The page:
Over the years, in my endless fascination with daily routines, I found myself especially intrigued by successful writers’ sleep habits — after all, it’s been argued that “sleep is the best (and easiest) creative aphrodisiac” and science tells us that it impacts everything from our moods to our brain development to our every waking moment. I found myself wondering whether there might be a correlation between sleep habits and literary productivity. The challenge, of course, is that data on each of these variables is hard to find, hard to quantify, or both. So I turned to Italian information designer Giorgia Lupi and her team at Accurat — who make masterful visualizations of cultural phenomena seemingly impossible to quantify — and, together, we set out to explore whether it might be possible to visualize such a correlation.
First, I handed them my notes on writers’ wake-up times, amassed over years of reading biographies, interviews, journals, and other materials. Many came from two books — Daily Rituals: How Artists Work by Mason Currey and Odd Type Writers: From Joyce and Dickens to Wharton and Welty, the Obsessive Habits and Quirky Techniques of Great Authors by Celia Blue Johnson — as well as from the Paris Review interviews and various collections of diaries and letters.
We ended up with a roster of thirty-seven writers for whom wake-up times were available — this became the base data set, around which we set out to quantify, then visualize, the literary productivity of each author.
One important caveat is that there is an enormous degree of subjectivity in assessing a literary — or any creative — career, but since all information visualization is an exercise in subjective editorial judgment rather than a record of Objective Truth, we settled on a set of quantifiable criteria to measure “productivity”: number of published works and major awards received. Given that both the duration and the era of an author’s life affect literary output — longer lives offer more time to write, and some authors lived before the major awards were established — those variables were also indicated for context.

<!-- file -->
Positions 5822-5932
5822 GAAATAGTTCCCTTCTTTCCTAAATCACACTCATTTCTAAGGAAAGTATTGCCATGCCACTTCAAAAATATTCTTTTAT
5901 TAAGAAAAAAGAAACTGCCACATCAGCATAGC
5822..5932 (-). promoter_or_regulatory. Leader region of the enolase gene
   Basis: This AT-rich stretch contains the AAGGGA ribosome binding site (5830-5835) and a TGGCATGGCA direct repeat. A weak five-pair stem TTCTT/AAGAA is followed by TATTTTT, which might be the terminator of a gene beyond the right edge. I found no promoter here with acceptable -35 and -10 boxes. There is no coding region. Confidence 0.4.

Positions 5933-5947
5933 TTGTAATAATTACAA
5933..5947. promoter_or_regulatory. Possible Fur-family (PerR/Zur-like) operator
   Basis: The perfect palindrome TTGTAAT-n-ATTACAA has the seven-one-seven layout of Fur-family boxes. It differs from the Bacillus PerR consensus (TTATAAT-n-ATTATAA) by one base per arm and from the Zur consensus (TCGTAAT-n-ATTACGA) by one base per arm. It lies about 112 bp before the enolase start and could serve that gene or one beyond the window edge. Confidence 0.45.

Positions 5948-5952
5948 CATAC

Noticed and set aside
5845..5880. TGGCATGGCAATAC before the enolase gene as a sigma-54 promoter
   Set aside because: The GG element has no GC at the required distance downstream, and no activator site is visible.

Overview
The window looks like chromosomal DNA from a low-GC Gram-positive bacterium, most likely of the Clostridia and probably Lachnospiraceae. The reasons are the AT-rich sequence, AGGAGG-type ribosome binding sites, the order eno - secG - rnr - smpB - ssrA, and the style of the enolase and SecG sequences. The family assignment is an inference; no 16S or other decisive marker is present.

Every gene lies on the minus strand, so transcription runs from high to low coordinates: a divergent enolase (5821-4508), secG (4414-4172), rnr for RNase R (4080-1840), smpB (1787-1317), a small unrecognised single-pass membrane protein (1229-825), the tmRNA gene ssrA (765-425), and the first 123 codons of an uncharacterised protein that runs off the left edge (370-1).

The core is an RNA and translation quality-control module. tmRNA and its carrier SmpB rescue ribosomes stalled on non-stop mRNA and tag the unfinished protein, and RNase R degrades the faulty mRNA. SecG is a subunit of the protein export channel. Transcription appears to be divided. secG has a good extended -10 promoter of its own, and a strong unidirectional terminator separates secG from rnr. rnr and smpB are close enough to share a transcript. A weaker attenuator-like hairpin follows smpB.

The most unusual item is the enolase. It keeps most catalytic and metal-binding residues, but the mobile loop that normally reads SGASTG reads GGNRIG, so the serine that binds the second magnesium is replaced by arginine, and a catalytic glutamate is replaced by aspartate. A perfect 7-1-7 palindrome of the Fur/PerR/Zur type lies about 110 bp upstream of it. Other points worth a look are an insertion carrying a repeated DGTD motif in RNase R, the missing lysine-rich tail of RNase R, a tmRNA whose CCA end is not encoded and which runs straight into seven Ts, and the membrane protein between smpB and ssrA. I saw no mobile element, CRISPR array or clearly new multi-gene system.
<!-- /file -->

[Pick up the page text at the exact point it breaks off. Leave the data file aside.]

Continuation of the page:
Lastly, I reached out to Wendy MacNaughton — illustrator extraordinaire and very frequent collaborator — and asked her to contribute an illustrated portrait for each of the authors.
The end result — a labor of love months in the making — is this magnificent visualization of the correlation between writers’ wake-up times, displayed in clock-like fashion around each portrait, and their literary productivity, depicted as different-colored “auras” for each of the major awards and stack-bars for number of works published, color-coded for genre. The writers are ordered according to a “timeline” of earliest to latest wake-up times, beginning with Balzac’s insomniac 1 A.M. and ending with Bukowski’s bohemian noon.
The most important caveat of all, of course, is that there are countless factors that shape a writer’s creative output, of which sleep is only one — so this isn’t meant to indicate any direction of causation, only to highlight some interesting correlations: for instance, the fact that (with the exception of outliers who are both highly prolific and award-winning, such as like Bradbury and King) late risers seem to produce more works but win fewer awards than early birds.
Pore over (click the image to zoom) and delight in drawing your own conclusions or merely in taking some voyeuristic enjoyment:
The visualization is available as a gorgeous giclée print, with a third of the proceeds donated to literacy nonprofit Room to Read and the rest split between Accurat and Wendy.
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El poema, en estado
de fragilidad o de furia, deja
caer su sombra sobre el mundo y lo desplaza
a pájaros errantes, ojos
abiertos en la sangre, cóleras
del aire, espantos
del amor. Así la tarde
dora su vuelo hacia la nada. El poema
dejó de hablar cuando nació.
Balbucea en la calle
como un idiota ciego.
Otromundo. Antología 1956 - 2007
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A Visit to the Fernet-Branca Distillery in Buenos Aires, Argentina*
Fernet-brancaBack in April I visited the Fernet-Branca distillery outside of Buenos Aires, Argentina. Some of you may remember me tweeting about it. Well, it’s about time I gave it the formal write-up.